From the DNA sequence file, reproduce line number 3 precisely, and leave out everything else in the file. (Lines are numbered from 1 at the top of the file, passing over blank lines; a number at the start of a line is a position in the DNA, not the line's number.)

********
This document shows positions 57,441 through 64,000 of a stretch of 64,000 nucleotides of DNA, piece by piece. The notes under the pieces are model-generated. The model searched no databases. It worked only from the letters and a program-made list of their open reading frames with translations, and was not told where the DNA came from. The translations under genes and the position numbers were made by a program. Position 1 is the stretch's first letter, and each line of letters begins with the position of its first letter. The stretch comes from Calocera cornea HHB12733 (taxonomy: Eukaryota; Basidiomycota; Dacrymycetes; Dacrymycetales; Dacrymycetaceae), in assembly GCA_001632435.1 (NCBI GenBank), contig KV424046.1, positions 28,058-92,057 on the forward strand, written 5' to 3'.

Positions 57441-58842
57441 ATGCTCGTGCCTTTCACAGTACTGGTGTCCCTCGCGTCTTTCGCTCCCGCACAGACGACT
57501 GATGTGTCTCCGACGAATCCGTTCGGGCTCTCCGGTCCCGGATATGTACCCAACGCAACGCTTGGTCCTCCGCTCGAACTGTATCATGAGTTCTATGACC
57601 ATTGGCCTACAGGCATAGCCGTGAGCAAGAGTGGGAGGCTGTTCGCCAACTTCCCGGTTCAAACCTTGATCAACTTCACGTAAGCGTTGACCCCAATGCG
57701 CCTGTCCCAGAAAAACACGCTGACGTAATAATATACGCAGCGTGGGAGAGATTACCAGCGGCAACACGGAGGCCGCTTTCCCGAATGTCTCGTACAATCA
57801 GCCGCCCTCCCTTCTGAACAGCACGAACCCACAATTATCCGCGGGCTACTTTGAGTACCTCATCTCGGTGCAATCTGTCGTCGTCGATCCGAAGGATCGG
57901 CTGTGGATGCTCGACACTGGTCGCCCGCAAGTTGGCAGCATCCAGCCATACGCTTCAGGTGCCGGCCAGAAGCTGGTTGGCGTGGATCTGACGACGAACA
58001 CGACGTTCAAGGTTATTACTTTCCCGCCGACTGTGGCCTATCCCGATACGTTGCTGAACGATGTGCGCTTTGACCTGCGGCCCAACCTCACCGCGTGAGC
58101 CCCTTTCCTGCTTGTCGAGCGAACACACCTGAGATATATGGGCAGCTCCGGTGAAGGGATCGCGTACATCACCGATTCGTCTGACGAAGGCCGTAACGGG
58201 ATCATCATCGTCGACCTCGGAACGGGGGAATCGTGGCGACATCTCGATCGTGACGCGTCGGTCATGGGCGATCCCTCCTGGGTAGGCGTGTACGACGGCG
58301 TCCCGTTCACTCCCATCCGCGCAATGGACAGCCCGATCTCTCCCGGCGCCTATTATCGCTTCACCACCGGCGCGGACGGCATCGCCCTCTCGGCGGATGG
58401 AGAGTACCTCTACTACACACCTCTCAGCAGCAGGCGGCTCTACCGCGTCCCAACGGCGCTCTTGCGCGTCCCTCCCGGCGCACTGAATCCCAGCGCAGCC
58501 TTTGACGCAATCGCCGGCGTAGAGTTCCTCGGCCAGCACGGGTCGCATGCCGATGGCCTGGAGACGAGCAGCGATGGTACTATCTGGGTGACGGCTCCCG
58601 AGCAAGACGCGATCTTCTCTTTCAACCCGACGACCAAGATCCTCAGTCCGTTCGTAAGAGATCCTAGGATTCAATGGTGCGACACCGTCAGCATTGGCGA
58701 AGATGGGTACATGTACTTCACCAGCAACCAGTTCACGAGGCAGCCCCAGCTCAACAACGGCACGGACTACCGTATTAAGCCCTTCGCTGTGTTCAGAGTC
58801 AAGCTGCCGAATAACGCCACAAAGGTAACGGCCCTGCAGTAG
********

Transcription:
57441 ATGCTCGTGCCTTTCACAGTACTGGTGTCCCTCGCGTCTTTCGCTCCCGCACAGACGACT